The Burden of Being Beautiful

My family and I recently took a month off and went camping. We camped in over 8-9 states, starting in South Carolina and eventually ending up in Maine. For the entire month, I never wore makeup and I am afraid to admit how long we went without bathing at times. We had become one with the forest. It is one of my favorite ways to be. Life was so simple too. I brought four shirts. Two for going into town and two for the woods. I would wash them in sinks on the rare occasion that we stayed in a place with a sink. We only did laundry twice. It was the most freeing experience ever. 

And I never thought once about beauty. 

Beauty is such a strange and ever-shifting concept isn’t it? I mean who gets to decide whether a person is beautiful or not?

My husband says I am beautiful when I am three days into a backpacking trip, covered in grime, un-showered, and definitely “trying” the least.  

It’s interesting for me to consider the societal definitions of beauty. Why is it that what is considered beautiful within any society is whatever is the most difficult thing to obtain?

Women, I have noticed have an almost unfair expectation to be beautiful. You can be successful but it is elusive if you are not beautiful. Our society defines a beautiful American woman as thin, white, young, and able-bodied. If you are missing even one of those elements then you are determined unbeautiful. People are nicer to you if you are more beautiful. Research even shows us that we are more likely to give opportunities to people we deem beautiful, regardless of experience level. 

Research has shown us that people are more likely to associate the following words with a person in a larger body:

Lazy. Weak Willed. Unsuccessful. Unintelligent. Lacking in self-discipline. Having poor willpower.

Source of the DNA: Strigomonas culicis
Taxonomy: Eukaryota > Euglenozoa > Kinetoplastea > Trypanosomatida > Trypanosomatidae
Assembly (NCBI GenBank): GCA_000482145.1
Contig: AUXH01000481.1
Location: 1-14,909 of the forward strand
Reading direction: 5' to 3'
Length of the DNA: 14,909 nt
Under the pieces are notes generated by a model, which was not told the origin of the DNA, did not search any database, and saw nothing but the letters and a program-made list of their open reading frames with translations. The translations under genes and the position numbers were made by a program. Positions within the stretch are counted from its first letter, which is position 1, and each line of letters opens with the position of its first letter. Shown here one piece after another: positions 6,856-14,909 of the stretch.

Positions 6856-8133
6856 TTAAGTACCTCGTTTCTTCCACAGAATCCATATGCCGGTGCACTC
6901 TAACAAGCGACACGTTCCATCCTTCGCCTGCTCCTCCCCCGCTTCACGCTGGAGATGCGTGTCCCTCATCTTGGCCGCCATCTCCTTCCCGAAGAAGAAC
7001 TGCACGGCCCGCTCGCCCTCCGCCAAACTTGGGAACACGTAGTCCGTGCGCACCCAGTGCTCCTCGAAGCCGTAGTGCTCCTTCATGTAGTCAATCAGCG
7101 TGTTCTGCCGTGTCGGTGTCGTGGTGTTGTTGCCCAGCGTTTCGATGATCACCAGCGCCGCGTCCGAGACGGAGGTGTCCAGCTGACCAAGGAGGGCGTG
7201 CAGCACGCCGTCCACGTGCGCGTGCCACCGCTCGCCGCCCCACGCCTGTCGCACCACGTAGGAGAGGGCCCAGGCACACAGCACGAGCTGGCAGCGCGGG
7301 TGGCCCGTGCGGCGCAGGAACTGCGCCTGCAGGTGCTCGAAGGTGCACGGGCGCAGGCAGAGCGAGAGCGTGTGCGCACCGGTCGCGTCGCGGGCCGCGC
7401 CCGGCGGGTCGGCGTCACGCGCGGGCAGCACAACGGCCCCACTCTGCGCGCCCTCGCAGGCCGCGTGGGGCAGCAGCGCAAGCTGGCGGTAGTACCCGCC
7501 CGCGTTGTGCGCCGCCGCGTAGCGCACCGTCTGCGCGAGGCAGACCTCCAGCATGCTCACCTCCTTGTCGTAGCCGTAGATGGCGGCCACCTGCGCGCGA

People who are deemed as attractive are likely to be trusted, given a job, and given adequate medical attention, regardless of skill level. 

Our beliefs about appearance change the way we treat people. 

And these beliefs become isolating, for an entire population of people. 

Why are we so thoroughly obsessed with beauty?

To some degree, I believe we are taught to think about this so much. 

We know that girls are more likely to be given compliments on their physical appearance, while boys are more likely to be complimented on who they are or what they are capable of. 

Compliments about our appearance have been a tiny breadcrumb trail to acceptance most of our lives. We find ourselves seeking and needing this affirmation almost constantly. 

It’s cheap acceptance and it reveals more about the person giving it than it will ever reveal about who we truly are. 

A piece of homework I often give clients is to find the exception to all their assumptions about a person’s appearance. They start to notice there are tons of exceptions. Find a lazy thin person. Find a kind non-conventionally attractive person. These people are everywhere because our assumptions about bodies are just stereotypes.